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Code Shifter Review (Switch)

Squashing The Bugs

Code Shifter

In the world of gaming, there are a select few developers and publishers that have a rabid fanbase as large as Arc System Works. This company has been around since the heyday of video games and has created some of the most beloved franchises ever to grace arcades and consoles. I mean, these guys have created some big icons! BlazBlu! Guilty Gear! Double Dragon! River City Ransom! Need we say more? Well, those Technos franchises were acquired by Arc System Works, but you get the idea. 

 

It’s A Party!

Code Shifter

This weather has been horrible.

What’s a gaming company to do with all of these awesome franchises? Well, most churn out annual or bi-annual games that feature new stories and graphical updates and the like, but Arc System Works have decided to wrangle all of their adored characters and get them together for an epic platforming action party. I know what you’re thinking, and yes, this has been done before, but Code Shifter is a bit different. 

 

In Code Shifter, players take on the role of Stella, a video game developer who works for the cleverly named Awesome Rainbow Corp (ARC…get it?). ARC’s biggest game of the year is on the cusp of its release day, but unfortunately, there are a few bugs in the game’s code that need to be squashed before being released to the public. Unlike Bethesda, the folks at ARC want the game to be bug-free on launch day.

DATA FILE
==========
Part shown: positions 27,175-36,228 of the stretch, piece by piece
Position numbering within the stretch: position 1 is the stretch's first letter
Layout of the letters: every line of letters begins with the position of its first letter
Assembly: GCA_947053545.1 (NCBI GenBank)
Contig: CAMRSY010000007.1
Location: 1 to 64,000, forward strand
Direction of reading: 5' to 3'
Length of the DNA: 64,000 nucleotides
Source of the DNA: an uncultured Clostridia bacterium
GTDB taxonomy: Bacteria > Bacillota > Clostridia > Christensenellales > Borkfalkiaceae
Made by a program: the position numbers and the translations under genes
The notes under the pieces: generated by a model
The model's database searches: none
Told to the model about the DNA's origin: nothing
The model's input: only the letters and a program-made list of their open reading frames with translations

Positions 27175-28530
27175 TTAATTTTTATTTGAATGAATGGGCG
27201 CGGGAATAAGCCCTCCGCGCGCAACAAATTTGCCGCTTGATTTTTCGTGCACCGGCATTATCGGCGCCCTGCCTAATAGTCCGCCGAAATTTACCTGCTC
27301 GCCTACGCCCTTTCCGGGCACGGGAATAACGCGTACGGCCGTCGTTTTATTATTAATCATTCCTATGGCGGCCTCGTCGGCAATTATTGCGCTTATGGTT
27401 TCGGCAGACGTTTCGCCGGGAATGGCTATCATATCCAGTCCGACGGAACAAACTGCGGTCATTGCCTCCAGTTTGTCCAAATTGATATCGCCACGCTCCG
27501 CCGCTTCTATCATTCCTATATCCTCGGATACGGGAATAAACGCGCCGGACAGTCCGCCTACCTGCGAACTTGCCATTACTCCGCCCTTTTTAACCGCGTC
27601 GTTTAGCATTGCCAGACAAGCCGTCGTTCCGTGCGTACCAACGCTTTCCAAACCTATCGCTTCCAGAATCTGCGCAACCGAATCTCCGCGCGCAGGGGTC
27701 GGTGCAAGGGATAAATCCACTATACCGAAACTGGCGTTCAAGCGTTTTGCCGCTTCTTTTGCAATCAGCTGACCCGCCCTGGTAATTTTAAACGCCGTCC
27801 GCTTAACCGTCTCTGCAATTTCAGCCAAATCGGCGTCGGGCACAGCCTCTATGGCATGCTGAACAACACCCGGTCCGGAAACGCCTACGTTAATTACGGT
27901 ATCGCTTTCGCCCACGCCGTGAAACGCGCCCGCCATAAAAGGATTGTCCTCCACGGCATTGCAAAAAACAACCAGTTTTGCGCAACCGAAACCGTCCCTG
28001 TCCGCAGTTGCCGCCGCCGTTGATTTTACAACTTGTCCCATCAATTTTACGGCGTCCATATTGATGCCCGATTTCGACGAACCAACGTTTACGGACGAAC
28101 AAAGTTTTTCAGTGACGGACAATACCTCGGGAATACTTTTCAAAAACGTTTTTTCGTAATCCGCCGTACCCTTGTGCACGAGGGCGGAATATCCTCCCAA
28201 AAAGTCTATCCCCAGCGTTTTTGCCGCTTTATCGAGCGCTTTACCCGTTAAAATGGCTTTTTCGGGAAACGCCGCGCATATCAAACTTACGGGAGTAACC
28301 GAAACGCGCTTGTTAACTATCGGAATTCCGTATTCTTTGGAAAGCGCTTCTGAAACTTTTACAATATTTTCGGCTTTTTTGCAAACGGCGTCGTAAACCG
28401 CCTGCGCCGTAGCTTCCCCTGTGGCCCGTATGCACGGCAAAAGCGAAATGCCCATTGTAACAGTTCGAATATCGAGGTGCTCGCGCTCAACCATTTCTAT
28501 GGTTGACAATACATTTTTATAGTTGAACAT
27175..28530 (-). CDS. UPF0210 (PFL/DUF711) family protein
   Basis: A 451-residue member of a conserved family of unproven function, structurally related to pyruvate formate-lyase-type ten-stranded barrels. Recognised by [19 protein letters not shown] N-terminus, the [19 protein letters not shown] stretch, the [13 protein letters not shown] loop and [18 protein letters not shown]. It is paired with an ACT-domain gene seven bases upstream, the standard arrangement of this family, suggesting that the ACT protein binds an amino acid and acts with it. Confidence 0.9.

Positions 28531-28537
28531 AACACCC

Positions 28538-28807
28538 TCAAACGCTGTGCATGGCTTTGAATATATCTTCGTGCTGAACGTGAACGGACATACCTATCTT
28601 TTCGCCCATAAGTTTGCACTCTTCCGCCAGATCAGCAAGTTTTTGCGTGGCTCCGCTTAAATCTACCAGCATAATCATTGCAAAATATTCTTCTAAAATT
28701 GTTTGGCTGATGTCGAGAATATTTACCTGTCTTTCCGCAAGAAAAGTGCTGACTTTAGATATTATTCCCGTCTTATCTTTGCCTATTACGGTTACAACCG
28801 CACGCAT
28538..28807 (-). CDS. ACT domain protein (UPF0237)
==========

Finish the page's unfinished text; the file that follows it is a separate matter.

Stella and the rest of the ARC crew are diving deep into the game’s code, but something doesn’t seem right. As the team is taking care of the bugs new ones keep popping up, making the game nearly unplayable. Stella decides to take matters into her own hands and develops her own debug program called Code Shifter. In Code Shifter, Stella can use Sera, a digital avatar she created for herself, to traverse the game world and destroy all of its bugs. Luckily for Stella, Sera has a little help from a host of digital friends within the game, which just so happen to be characters from (real-life) Arc System Works’ franchises. We’re talking Kunio, Sol Badguy, Noel Vermillion, and even the Double Dragons!

 

She’s Pretty Shifty

Code Shifter

How rude!